WASHINGTON — On a warm summer’s night, Alexandria, Virginia police officers along with their chief went door to door on West Glebe Road. The officers entered each business asking for managers and owners, but they were not investigating a crime. Instead, they were opening up a dialogue with business owners.
“I want them [the citizens] to see us,” said Alexandria Police Chief Earl Cook.
He said the department reaches out to the community online in many ways, including its website along with Facebook and Twitter accounts, but he said what is really important is talking with the community, person to person.
“The face to face contact is what I really need and my officers need to build relationships,” Cook said.
The head of the police department, who is an Alexandria native, said his officers are in the community every day, speaking with the people they serve. He wants the community to know that members of the department who aren’t on patrol daily are also listening.
“It helps us to know that we’re out here wanting to listen to what’s going on,” Cook said.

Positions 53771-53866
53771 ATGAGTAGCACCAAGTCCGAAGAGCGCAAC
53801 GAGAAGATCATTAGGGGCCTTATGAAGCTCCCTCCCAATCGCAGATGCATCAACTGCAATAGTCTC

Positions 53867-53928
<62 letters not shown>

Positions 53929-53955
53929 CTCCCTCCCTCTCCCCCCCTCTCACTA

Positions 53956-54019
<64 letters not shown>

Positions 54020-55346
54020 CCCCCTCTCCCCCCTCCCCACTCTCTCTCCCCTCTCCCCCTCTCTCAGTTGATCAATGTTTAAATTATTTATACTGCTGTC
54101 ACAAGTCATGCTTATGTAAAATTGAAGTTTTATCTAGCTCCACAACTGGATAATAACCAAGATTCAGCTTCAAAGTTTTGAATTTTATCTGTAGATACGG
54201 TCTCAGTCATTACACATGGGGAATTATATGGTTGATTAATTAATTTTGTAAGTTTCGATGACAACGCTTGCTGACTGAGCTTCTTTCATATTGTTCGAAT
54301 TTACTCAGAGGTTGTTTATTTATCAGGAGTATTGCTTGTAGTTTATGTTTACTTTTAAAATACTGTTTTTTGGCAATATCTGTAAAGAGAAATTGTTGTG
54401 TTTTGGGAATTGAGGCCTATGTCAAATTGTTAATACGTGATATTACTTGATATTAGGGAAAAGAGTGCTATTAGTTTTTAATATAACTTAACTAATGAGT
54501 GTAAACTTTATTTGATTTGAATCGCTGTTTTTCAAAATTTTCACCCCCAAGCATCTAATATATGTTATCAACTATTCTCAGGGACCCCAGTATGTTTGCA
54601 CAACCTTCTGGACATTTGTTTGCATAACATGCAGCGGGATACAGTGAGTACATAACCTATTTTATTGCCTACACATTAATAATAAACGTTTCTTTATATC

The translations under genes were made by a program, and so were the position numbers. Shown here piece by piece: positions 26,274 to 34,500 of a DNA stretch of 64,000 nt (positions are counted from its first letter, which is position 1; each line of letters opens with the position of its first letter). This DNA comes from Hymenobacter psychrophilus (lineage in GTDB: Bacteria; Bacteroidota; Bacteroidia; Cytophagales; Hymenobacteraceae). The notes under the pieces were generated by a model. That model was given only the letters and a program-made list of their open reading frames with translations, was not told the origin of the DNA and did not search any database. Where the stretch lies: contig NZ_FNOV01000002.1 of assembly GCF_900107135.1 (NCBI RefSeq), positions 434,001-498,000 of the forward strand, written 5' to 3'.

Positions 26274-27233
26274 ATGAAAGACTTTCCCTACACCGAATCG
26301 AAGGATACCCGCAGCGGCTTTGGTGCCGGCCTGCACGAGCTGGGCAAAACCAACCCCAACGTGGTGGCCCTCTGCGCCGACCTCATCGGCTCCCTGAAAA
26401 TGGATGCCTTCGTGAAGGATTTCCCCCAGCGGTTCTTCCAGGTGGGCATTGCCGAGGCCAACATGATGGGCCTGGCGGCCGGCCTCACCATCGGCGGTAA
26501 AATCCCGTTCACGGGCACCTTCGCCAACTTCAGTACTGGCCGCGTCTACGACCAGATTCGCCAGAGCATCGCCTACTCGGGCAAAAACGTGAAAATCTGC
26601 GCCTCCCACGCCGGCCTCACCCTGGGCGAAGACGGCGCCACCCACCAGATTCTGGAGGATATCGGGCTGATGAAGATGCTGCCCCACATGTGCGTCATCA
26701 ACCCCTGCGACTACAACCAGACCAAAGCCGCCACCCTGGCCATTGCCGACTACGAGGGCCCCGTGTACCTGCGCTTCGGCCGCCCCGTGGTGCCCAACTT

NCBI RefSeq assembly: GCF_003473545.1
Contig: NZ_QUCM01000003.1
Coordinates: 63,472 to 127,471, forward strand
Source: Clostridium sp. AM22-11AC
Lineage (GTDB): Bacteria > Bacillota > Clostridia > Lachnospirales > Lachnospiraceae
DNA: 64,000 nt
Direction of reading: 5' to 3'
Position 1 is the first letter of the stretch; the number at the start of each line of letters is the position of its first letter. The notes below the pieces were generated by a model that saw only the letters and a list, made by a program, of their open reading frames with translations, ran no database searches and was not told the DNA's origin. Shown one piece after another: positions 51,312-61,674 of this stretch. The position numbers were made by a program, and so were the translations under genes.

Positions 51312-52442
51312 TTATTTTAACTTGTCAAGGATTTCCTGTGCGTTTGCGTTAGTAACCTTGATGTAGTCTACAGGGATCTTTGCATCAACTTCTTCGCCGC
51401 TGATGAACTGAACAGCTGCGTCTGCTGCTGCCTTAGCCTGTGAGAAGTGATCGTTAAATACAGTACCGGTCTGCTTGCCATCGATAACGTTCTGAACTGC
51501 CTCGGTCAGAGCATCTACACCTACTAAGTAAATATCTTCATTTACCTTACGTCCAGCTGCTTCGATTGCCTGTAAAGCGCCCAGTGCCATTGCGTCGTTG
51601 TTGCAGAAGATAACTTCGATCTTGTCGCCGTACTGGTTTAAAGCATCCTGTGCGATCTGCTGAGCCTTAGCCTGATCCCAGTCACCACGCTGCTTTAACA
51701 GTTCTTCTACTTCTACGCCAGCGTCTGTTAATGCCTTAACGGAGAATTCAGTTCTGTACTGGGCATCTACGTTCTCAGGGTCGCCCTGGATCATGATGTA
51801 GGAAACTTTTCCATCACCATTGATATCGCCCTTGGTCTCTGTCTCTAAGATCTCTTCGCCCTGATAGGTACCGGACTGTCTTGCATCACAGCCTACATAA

Joshua Lee, the manager of the Foodway store on West Glebe Road, said police stepped up patrols of the area after problems three years ago. He credits the added patrols with making the area safer.
While many neighboring communities see a lot more crime than Alexandria, Cook said the city isn’t much different from other urban communities.
“We still have big city issues,” Cook said.
Recently, one of the challenges for the area has been a spike in calls to 911 dispatchers from people who believe they have heard gun shots.
“Every year, every community has shots fired calls, you have to take them seriously and hopefully on the other end of that, there is not a crime,” Cook said.
Cook hopes community walks like this will help his department combat crimes of all types in the city. The goal is to help citizens get to know members of his department and feel comfortable coming to them with concerns.